Saturday, July 9, 2011

The Death of Gaulish: Part 2

Gaulish language (Wikipedia)

The Gaulish (also Gallic) language is an extinct Celtic language that was spoken by the Gauls, a people who inhabited the region known as Gaul (Cisalpine and Transalpine) from the Iron Age through the Roman period. It was historically spoken through what are now mainly France, northern Italy, Switzerland, eastern Belgium, Luxembourg and western Germany before being supplanted by Vulgar Latin and various Germanic languages from around the 4th century onwards. Gaulish is paraphyletically grouped with Celtiberian as Continental Celtic. Lepontic is considered to be either a dialect of or a language closely related to Gaulish. Galatian is the form of Gaulish spoken in in Asia Minor after 281 BC.

Gaulish is a P-Celtic language, though some inscriptions (e.g. the Coligny Calendar) potentially show Q-Celtic characteristics (however, this is a matter of debate among Celticists). Gaulish has a very close relationship to Insular Celtic (Goidelic and Brythonic), and many forms are identical in the two. Epigraphical remains have been uncovered across all of what used to be Roman Gaul, which covered modern France, as well as parts of Switzerland, Italy, Germany, and Belgium.


The earliest Continental Celtic inscriptions, dating to as early as the 6th century BC, are in Lepontic, found in Cisalpine Gaul and were written in a form of the Old Italic alphabet. Inscriptions in the Greek alphabet from the 3rd century BC have been found in the area near the mouths of the Rhône, while later inscriptions dating to Roman Gaul are mostly in the Latin alphabet. According to Julius Caesar, the Gauls (Galli in Latin; Caesar tells us that they called themselves Celtae in their own tongue) were one of three groups who inhabited Gaul, the other two being the Aquitani and the Belgae.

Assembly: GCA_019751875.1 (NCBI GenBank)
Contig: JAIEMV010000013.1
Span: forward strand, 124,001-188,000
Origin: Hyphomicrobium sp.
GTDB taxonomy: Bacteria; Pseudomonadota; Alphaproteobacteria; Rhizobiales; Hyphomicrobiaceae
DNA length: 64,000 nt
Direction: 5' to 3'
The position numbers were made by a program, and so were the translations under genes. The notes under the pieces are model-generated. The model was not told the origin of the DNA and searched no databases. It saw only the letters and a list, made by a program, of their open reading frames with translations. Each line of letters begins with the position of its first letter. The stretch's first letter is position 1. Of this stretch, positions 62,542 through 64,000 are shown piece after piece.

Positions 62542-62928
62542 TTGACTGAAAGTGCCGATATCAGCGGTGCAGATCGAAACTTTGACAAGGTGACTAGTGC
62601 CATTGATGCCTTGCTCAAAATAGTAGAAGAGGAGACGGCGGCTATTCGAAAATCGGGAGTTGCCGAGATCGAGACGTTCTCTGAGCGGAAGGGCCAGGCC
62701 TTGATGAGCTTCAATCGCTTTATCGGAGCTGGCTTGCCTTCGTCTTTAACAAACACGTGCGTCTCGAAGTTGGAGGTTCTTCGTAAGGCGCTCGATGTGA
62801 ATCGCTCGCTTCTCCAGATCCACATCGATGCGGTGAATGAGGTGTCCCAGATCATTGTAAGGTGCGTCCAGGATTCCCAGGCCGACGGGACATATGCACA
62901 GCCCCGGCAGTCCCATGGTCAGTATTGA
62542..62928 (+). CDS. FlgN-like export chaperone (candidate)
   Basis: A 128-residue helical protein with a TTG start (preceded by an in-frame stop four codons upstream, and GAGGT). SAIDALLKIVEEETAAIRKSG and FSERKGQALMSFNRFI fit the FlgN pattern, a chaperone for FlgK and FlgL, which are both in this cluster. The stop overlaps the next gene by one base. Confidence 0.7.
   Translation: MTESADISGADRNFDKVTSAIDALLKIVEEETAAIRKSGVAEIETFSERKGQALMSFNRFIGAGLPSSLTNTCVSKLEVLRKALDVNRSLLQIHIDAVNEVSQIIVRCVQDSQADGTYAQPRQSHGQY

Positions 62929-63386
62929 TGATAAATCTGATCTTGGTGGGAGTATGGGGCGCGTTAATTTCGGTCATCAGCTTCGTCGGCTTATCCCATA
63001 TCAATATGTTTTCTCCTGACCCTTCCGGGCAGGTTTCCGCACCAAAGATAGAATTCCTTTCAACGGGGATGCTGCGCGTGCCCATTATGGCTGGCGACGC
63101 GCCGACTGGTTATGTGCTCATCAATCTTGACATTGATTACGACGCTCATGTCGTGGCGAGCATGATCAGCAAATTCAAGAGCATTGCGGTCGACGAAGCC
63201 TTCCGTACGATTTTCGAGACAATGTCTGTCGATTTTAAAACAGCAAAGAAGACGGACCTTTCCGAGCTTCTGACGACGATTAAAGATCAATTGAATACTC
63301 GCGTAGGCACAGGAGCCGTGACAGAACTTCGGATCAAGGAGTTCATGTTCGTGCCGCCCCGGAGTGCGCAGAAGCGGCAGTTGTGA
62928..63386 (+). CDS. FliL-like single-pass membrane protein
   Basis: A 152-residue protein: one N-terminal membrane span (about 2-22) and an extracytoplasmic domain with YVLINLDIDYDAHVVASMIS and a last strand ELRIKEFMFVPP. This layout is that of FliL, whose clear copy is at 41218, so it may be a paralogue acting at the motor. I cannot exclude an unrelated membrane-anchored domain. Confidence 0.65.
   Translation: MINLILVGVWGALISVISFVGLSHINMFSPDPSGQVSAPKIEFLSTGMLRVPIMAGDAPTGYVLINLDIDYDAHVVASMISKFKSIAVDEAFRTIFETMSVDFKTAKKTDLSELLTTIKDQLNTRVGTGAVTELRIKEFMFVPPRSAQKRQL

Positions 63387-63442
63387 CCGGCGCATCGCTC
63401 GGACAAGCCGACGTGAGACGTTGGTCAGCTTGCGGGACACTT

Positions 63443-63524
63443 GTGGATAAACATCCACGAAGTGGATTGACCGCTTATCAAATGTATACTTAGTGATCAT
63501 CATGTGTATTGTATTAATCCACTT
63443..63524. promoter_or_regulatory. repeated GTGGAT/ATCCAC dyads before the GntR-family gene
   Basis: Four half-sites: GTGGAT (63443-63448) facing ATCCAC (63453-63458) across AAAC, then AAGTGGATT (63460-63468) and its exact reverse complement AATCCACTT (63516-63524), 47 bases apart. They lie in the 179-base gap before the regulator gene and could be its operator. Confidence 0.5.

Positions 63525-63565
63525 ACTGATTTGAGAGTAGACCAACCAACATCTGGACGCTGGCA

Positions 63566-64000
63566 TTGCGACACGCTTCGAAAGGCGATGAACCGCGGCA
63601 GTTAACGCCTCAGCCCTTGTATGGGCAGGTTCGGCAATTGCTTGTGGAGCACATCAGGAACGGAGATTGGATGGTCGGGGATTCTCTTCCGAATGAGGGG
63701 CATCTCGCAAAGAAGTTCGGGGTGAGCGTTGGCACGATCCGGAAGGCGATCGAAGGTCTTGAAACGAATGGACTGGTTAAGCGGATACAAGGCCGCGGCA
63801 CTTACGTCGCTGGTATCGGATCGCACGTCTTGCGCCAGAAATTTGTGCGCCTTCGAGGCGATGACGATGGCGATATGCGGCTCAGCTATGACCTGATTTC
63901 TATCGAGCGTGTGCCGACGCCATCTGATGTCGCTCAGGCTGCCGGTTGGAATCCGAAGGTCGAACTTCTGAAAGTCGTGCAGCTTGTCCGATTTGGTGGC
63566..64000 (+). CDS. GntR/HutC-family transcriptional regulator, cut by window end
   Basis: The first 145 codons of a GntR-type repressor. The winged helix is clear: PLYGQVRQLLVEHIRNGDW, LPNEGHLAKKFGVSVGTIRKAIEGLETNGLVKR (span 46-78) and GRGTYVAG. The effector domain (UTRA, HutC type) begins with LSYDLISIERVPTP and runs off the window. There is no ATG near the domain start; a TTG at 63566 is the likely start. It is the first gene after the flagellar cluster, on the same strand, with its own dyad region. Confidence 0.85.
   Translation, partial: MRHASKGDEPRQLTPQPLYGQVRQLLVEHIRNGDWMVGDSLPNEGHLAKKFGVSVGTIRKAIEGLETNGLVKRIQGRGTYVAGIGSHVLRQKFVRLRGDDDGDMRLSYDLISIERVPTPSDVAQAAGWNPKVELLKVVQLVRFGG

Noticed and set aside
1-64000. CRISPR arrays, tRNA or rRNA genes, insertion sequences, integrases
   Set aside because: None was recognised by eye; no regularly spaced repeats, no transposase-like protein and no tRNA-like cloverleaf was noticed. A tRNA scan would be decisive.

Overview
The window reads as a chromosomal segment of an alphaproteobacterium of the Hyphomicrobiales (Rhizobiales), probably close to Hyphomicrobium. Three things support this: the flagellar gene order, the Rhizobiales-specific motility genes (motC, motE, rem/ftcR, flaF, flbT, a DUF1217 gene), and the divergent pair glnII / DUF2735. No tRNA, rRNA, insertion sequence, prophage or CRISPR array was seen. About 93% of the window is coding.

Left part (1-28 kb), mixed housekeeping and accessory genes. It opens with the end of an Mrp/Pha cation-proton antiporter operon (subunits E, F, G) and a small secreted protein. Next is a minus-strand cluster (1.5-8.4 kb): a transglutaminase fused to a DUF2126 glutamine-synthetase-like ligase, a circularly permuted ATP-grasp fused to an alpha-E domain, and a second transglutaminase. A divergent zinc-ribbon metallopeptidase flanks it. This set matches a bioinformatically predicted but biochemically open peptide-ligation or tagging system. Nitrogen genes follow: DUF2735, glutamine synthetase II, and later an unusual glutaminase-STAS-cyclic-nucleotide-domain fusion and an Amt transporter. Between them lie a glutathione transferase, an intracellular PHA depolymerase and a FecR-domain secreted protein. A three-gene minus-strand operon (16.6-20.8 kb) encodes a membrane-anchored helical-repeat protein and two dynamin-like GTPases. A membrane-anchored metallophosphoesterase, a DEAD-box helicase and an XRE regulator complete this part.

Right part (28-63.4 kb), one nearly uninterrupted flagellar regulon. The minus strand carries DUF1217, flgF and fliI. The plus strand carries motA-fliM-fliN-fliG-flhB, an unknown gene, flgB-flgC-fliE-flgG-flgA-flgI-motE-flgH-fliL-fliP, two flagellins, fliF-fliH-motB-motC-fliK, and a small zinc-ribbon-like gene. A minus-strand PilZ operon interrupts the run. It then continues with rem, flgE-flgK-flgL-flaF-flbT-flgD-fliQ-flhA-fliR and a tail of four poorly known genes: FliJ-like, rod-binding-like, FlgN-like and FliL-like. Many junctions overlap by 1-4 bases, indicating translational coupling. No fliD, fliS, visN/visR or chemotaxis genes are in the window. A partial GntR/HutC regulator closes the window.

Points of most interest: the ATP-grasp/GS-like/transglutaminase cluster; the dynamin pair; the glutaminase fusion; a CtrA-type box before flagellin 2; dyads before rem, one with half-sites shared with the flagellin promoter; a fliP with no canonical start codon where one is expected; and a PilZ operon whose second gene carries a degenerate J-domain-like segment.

According to his treatise On the Detection and Overthrow of the So-Called Gnosis, Saint Irenaeus of Lyon still needed to preach in Gaulish in his diocese during the last quarter of the 2nd century AD. Saint Jerome (ca. 340-425) remarks in a commentary on St. Paul's Epistle to the Galatians that the Treveri spoke almost the same language as the Galatians. Gregory of Tours wrote in the 6th century that a sanctuary in the Auvergne was "called Vasso Galate in the Gallic tongue", which has been taken to mean that Gaulish was still spoken in the region in his time. However, his remark primarily refers to the linguistic origin of the place name, not necessarily to the survival of the language.

Inscriptions are often difficult to interpret and reveal only fragments of continuous language.

Today, the French language contains approximately 150 (if we exclude the dialectal and the derived words) up to 180 words known to be of Gaulish origin, most of which concern pastoral activity, that is the largest stock of Celtic words in a Romance language, that could contain all together a stock of about 400 words.


It goes without saying that few people identify the defeat of the Gauls at the hands of the Romans with the initial conquest of Cisalpine Gaul. This defeat was not the usual political defeat, but the absolute defeat of an entire culture, language, and spirituality. The Romans were also good at historical revisionism to suit their political ends. It shouldn't be forgotten that the Etruscans also opposed the Romans, even allying themselves with the Cisalpine Gallic tribes.


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